## Introduction

The Z-test is a simple tool for hypothesis testing that can be used to identify whether a mean result, when compared to a larger set is statistically significant when the larger set is a normal distribution.

Many datasets (for instance population height, test scores, etc.) have normal distributions. If you’re unsure whether your dataset has a normal distribution you can approximate and assume that it does if you have at least 30 items to draw on (e.g. 30 students heights, 30 test scores.)

You will need to know the population mean and the standard deviation in order to perform the one-sample z-test. If you don’t know the standard deviation you should use a t-test instead.

## Hypothesis Testing

The following six steps are for a Z-test:

- Identify our population, comparison distribution, hypothesis and assumptions. Choose an appropriate test.
- State the null and research hypotheses.
- Determine the characteristics of the comparison distribution.
- Determine the cutoffs that indicate the points beyond which we reject the null hypothesis
- Calculate the test statistic.
- Decide whether to reject or accept (fail to reject) the null hypothesis.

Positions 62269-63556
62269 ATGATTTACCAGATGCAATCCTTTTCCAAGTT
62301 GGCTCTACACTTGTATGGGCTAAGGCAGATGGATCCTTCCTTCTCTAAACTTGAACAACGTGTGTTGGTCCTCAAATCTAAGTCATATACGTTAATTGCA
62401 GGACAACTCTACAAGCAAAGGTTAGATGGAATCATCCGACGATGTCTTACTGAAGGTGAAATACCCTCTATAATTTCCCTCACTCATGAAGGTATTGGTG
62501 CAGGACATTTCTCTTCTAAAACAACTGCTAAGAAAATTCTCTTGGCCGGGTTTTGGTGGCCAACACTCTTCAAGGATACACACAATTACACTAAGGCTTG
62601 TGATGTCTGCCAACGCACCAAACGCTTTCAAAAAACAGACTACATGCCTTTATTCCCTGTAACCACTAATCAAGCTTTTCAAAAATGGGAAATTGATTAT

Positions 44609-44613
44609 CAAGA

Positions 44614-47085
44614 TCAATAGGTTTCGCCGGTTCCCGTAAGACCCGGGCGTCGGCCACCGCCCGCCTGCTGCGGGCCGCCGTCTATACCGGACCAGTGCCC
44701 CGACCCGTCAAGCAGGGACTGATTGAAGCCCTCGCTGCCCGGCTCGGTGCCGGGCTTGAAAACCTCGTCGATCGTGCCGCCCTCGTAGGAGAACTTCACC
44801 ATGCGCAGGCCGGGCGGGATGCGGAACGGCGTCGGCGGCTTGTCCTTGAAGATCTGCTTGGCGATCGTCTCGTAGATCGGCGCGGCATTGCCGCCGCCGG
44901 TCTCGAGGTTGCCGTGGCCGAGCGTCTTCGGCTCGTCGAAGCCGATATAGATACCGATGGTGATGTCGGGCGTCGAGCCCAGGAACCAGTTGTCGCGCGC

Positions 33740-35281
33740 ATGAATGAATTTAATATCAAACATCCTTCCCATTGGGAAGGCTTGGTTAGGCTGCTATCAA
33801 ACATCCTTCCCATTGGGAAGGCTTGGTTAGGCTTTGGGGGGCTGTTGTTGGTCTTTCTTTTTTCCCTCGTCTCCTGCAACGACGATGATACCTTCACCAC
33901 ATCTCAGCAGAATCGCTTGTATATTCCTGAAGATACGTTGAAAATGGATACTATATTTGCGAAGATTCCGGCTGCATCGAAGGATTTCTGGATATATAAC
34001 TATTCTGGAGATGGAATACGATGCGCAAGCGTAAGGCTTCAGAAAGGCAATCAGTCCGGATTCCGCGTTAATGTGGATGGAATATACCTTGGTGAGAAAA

## One-Sample Z-Test Formula

The following is the formula for the z-test:

Where x̄ (x-bar) is the sample mean, ∆ (delta) is the value you are comparing it with (the population mean), σ (sigma) is the population standard deviation and *n* is the number of values in the larger set.

## Z-Test Example

The example we will work with for our one-sample z-test is a set of students who received 4 hours of study strategies tutoring before beginning a statistics course and another set of students who did not. You can compare the grades of these students to find out if the tutoring has impacted their grades.

There are 150 students in the class. The mean score in the class (x-bar) is 72, with a SD of 6. The mean score of the 20 students who received tutoring (delta) is 75 with a SD of 5. These values seem too close for us to estimate purely by hand so we will use our formula. Plugging this into the formula, we get:

z = 75 – 73 / (5 / sqrt(150))

z = 75 – 73 / (5 / 12.25)

z = 75 – 73 / 0.41

z = 2 / 0.82

z = 2.44

Looking up 2.44 in our Z-Table gives us 49.27.

We subtract 49.27 from 50 (the mean) gives us 0.0073 (the % in tail value in the z-chart.) Because we are performing a two-tailed test (we want to know whether our value is significantly above or significantly below the mean), we multiply 0.0073 by to get a p value of 0.0146.

In order to reject the null hypothesis, our p value must be under 0.05. Because our p value is below 0.05, we reject the null hypothesis. This means that the students who received 4 hours of tutoring **did **have better grades than those who didn’t.